And it is about partnerships with the Palestinian people - those who are responsible.
The war in Afghanistan was a victory for the Afghans. They threw out these foreign invaders - the Chechens, Arabs, and Pakistanis - who basically hijacked their government. It wasn't us. It was their victory also. I think it will ultimately be the victory of the Palestinian people when they have a responsible, democratically elected government that recognizes Israel and joins the community of nations.
You forged alliances in Afghanistan with people who wanted to see the Taliban out. Can the same thing be done here?
In the long term, I think so. It has to be a Palestinian victory. It has to be seen in their eyes, and in reality, to be their victory.
This is not about us versus them, it is about the Palestinian people working with foreign partners - the US, Europe and Israel - to persuade this new Hamas government to be responsible, or if not, then eventually to get a new government in there.
One glaring difference between the situations is that the Taliban were foisted on the Afghanis, while here the Palestinians elected Hamas.
I know, but when the Taliban came in, they were originally embraced by the Pushtan, but the Taliban were corrupted and recruited by al Qaida over the next couple of years. There are clear differences, but the similarity is that Israel and the US cannot impose our will on the Palestinian people. They have to be a part of this. Yes, they elected Hamas. Now, will Hamas respond to their needs?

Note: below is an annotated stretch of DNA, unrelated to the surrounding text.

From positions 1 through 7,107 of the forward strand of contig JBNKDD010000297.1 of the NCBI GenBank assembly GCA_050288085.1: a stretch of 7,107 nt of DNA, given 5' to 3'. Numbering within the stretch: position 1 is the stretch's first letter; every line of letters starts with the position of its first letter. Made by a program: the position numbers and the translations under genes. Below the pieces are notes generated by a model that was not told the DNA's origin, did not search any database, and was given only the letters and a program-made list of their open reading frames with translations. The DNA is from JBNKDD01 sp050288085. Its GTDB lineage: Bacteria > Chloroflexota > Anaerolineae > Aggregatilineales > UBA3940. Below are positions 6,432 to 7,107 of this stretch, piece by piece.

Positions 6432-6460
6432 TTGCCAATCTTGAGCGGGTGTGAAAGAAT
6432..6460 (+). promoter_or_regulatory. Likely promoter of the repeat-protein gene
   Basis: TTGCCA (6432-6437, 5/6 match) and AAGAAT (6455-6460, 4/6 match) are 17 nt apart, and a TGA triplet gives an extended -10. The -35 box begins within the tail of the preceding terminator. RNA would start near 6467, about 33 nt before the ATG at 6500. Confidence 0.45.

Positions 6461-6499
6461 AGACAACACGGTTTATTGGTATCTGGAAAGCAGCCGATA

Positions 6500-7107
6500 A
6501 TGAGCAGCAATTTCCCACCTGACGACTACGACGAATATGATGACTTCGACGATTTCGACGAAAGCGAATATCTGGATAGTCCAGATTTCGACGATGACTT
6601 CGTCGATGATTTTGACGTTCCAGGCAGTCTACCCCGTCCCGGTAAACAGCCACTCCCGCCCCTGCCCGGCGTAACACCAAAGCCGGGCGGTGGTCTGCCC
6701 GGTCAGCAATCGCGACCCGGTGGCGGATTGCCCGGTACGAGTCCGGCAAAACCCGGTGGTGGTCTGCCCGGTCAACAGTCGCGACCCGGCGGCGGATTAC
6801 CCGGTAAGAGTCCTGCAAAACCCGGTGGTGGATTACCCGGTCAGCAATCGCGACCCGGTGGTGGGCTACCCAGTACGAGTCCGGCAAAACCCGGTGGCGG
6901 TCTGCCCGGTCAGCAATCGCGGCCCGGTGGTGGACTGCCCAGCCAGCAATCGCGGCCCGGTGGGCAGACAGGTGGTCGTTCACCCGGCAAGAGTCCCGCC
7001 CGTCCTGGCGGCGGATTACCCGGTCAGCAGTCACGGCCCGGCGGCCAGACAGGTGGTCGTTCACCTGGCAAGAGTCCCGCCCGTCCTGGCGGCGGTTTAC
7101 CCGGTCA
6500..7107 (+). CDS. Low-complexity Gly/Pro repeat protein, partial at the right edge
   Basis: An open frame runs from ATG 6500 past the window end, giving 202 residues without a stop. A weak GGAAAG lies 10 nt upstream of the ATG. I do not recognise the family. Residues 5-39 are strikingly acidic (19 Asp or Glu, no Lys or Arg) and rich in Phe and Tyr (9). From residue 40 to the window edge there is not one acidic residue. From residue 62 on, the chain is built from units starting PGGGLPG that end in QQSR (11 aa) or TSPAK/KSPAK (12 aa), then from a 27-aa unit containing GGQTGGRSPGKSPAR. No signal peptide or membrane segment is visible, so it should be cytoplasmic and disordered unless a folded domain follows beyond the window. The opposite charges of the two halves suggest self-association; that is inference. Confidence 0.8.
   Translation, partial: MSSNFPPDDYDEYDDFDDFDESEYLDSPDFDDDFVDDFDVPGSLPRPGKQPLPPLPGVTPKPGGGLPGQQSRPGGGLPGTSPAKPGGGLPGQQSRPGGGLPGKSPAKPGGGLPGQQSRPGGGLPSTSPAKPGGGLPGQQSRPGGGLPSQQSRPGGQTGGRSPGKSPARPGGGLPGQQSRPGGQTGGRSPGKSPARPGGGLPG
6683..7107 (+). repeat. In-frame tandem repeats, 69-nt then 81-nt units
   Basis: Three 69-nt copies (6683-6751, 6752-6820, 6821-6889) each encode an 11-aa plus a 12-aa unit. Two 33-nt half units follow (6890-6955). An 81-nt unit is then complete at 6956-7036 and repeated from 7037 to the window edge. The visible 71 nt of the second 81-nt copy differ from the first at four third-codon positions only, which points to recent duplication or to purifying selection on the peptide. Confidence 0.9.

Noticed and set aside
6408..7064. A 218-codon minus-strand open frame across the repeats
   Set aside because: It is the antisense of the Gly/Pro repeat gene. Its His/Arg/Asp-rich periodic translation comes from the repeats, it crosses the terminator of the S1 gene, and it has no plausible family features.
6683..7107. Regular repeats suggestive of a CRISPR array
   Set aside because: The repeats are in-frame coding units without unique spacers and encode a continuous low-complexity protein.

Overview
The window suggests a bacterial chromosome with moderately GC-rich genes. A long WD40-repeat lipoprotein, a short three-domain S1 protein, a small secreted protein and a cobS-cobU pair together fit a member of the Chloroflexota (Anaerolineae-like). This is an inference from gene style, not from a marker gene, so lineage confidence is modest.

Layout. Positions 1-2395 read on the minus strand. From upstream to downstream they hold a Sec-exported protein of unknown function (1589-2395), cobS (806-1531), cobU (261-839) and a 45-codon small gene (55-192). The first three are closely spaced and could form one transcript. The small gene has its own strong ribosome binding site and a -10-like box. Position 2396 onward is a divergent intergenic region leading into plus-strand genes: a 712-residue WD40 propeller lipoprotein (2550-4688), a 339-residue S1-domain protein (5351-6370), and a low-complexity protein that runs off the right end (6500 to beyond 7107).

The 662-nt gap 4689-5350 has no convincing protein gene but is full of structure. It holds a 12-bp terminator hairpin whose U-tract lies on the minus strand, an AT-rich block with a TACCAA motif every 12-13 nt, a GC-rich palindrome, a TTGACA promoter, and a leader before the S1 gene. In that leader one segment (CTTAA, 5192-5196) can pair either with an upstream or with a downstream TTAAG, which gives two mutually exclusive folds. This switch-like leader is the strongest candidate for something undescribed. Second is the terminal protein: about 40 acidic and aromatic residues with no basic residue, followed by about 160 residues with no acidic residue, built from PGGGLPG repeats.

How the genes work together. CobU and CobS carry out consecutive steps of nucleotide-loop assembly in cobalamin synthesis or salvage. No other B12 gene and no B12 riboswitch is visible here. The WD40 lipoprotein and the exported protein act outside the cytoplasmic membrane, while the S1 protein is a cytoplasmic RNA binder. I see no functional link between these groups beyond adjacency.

How does this dovetail with the report a couple weeks ago that the US and Israel were working to economically destabilize the PA?
This is not about destabilizing the PA; it is about providing humanitarian assistance to the Palestinian people while not supporting Hamas, and giving Hamas the political opportunity to step forward and be responsible leaders. That is the objective here.
You have spoken in the past about terrorists getting hold of WMDs. How big a threat is that?
Every day that threat grows. Look at the Iranians and their pursuit of nuclear weapons. Make no mistake. This is a clandestine military program; this is not about nuclear energy. Chemical-bio weapons are in some ways more difficult to detect from an intelligence collection perspective, and certainly more difficult to constrain.
Some pundits talk about delivery systems and missiles, and that is a concern, but there is also another delivery system, and that is called Hizbullah, which is an extension of the Iranian government. You combine the Iranian nuclear weapons program with Hizbullah, and that is a pretty nasty mixture.
Do you see Iran trying to turn Hamas into the same type of instrument?
I think Iran would love to have the kind of control over Hamas that it does over Hizbullah. It doesn't now, but it is clearly an objective. The Iranians would love to have another proxy like that.
What is to stop that from happening?
I hope the Palestinian people; and I hope the leadership of Hamas, if they are going to be responsible or courageous enough.
What do you think about the Russian proposal to enrich Iranian uranium on their soil?